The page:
Correlates of underutilization of gynecological cancer screening among lesbian and heterosexual women

Alicia K. Matthews, Dana L. Brandenburg, Timothy P. Johnson, Tonda L. Hughes

Research output: Contribution to journalArticlepeer-review

94 Scopus citations


Background. Study aims were to examine cervical cancer risk factors, screening patterns, and predictors of screening adherence in demographically similar samples of lesbian (N = 550) and heterosexual women (N = 279). Methods. Data are from a multisite survey study of women's health conducted from 1994 to 1996. Results. Differences in sexual behavior risk factors for cervical cancer were observed with lesbians reporting earlier onset of sexual activity (P < 0.05), more sexual partners (P < 0.001), and lower use of safer sex activities (P < 0.01). Lesbian and heterosexual women were equally likely to have ever had a Pap test; however, lesbians were less likely to report annual (P < 0.001) or routine (P < 0.001) testing. Multivariate analyses were used to determine the associations between demographics, health care factors, health behaviors, and worry about health and screening behaviors. Individual predictors of never screening included younger age, lower income, and lack of annual medical visits. Independent predictors of both recent and annual screenings included history of an abnormal Pap test, being heterosexual, and annual medical visits. Conclusion. Data indicate that lesbians are at risk for cervical cancer, yet underutilize recommended screening tests. Findings have implications for research, education, and cancer control among lesbians.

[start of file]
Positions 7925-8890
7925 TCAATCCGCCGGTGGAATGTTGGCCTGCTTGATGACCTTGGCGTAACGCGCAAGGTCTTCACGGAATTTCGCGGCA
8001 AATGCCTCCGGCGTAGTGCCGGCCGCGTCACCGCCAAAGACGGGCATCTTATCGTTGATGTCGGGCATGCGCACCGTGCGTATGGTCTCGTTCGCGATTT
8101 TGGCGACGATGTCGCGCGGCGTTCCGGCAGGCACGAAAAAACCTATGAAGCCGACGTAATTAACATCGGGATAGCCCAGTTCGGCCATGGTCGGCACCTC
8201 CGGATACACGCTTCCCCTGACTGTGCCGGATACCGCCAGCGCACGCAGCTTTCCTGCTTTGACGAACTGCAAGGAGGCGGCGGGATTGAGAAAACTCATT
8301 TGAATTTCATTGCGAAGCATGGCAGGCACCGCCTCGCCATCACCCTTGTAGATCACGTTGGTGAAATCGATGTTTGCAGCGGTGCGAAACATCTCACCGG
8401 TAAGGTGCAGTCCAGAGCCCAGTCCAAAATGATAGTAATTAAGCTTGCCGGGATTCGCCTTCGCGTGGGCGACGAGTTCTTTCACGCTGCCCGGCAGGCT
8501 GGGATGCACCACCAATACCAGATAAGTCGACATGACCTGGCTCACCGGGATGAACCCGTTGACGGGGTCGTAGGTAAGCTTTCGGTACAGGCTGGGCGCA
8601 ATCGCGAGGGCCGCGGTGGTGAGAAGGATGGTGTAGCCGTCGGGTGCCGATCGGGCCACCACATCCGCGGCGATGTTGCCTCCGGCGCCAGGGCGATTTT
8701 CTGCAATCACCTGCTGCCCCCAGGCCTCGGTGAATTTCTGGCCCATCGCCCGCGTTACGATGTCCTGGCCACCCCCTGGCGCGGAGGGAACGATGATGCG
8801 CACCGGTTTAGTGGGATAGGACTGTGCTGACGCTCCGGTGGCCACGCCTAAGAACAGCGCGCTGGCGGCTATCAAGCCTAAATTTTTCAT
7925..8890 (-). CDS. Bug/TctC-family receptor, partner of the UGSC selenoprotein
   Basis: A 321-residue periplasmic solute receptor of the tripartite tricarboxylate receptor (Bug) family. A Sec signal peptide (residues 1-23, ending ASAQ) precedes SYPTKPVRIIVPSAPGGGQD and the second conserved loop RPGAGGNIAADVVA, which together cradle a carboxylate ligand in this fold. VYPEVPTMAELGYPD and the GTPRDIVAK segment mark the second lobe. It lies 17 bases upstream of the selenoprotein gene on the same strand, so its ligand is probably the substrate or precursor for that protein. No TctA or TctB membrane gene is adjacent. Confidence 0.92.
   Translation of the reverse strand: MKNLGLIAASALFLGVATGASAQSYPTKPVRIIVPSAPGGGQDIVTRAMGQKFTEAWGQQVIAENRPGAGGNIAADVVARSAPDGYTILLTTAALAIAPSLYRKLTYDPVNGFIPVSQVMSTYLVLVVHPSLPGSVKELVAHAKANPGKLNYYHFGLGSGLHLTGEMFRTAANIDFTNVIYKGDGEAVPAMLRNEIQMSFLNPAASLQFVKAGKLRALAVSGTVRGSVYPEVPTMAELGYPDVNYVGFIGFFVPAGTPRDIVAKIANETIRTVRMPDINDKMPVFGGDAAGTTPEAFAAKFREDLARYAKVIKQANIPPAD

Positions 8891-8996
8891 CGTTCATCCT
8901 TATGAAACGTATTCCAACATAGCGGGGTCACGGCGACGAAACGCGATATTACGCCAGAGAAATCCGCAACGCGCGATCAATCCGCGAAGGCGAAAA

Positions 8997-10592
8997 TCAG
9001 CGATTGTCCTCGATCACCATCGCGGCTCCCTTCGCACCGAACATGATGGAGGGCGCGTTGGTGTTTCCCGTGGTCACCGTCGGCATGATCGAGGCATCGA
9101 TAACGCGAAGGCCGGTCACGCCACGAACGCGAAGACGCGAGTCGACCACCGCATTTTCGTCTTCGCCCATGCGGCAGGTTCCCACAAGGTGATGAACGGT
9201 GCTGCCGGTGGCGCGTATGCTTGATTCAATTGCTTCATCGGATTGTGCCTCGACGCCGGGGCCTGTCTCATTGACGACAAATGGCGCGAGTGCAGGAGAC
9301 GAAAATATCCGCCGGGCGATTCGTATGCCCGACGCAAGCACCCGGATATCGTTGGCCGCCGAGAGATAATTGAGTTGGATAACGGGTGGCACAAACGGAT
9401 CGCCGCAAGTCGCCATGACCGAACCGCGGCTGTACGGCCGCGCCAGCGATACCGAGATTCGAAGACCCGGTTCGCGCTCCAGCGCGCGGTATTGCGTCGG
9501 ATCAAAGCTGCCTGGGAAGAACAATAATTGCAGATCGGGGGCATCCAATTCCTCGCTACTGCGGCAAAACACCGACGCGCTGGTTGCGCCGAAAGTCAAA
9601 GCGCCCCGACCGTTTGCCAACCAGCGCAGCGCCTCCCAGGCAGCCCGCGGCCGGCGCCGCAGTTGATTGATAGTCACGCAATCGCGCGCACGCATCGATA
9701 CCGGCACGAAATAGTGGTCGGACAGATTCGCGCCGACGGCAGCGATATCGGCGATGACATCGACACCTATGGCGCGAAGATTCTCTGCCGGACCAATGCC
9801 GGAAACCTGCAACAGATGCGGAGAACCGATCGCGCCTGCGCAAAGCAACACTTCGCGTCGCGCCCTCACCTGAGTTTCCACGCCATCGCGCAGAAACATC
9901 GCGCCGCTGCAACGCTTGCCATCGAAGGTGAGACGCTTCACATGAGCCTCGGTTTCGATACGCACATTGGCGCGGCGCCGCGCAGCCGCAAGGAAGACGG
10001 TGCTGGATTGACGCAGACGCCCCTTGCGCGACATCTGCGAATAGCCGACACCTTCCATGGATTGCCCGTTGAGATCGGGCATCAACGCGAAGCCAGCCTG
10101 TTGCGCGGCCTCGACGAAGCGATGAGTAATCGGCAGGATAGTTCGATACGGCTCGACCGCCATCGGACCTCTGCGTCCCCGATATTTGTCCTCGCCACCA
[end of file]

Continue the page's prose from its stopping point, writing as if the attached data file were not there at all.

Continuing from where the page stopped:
Original languageEnglish (US)
Pages (from-to)105-113
Number of pages9
JournalPreventive medicine
Issue number1
StatePublished - Jan 2004
Externally publishedYes

Bibliographical note

Funding Information:
Merging of the data sets, data analysis, and preparation of this manuscript were supported by the Lesbian Health Fund of the Gay and Lesbian Medical Association, a Mental Health Services Research Grant on Women and Gender from the National Institute on Mental Health no. 1R24 MH54212, University of Illinois (UIC) Department of Psychiatry, and an Internal Research Support Grant (IRSP) from the UIC College of Nursing. The Chicago Board of Health and the Chicago Foundation for Women supported the Chicago survey. The New York survey was supported by a grant from the Professional Staff Congress of the City University of New York.


  • Cervical cancer risk
  • Cervical cancer screening
  • Sexual orientation


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